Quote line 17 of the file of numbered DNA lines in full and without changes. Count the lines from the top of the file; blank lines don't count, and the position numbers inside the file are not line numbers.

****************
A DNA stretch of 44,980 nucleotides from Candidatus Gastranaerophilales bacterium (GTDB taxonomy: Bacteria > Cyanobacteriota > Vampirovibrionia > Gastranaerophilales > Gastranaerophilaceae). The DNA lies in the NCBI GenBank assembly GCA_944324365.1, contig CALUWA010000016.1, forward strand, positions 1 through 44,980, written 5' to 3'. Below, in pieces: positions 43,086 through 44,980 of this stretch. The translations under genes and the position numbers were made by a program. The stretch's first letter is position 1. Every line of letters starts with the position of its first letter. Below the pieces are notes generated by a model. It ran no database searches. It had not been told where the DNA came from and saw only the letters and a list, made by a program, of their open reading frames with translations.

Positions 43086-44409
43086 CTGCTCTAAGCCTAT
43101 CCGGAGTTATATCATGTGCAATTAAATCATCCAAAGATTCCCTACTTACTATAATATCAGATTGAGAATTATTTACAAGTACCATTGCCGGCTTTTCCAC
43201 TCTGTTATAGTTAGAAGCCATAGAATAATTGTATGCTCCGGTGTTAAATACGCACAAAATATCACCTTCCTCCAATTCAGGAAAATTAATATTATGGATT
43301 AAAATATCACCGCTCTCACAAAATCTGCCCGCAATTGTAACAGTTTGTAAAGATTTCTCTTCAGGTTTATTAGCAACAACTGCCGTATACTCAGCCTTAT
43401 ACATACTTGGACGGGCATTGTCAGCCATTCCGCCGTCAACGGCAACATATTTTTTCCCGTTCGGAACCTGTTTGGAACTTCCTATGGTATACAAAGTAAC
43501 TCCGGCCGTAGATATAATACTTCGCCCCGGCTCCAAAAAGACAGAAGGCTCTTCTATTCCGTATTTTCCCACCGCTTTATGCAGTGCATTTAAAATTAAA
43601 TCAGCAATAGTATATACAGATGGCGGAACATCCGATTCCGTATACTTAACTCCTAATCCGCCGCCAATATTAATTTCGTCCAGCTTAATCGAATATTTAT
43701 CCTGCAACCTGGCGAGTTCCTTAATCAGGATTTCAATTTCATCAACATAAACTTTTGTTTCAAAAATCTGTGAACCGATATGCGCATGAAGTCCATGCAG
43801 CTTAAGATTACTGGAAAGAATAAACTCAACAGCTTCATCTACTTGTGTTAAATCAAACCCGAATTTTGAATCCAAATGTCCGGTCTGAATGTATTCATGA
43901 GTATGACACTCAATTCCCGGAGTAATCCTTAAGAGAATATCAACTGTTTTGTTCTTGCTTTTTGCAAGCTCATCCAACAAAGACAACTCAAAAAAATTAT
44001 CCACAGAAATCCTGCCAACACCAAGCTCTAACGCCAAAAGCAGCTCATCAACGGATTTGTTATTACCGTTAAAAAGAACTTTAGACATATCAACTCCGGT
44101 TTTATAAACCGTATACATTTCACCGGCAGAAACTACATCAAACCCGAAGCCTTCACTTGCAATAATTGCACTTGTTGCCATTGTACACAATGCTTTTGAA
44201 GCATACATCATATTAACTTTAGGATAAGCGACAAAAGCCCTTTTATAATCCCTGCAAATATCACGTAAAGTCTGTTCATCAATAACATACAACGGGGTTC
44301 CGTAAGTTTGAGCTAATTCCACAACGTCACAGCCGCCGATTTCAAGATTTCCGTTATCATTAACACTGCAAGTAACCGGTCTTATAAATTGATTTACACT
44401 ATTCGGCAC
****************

44401 ATTCGGCAC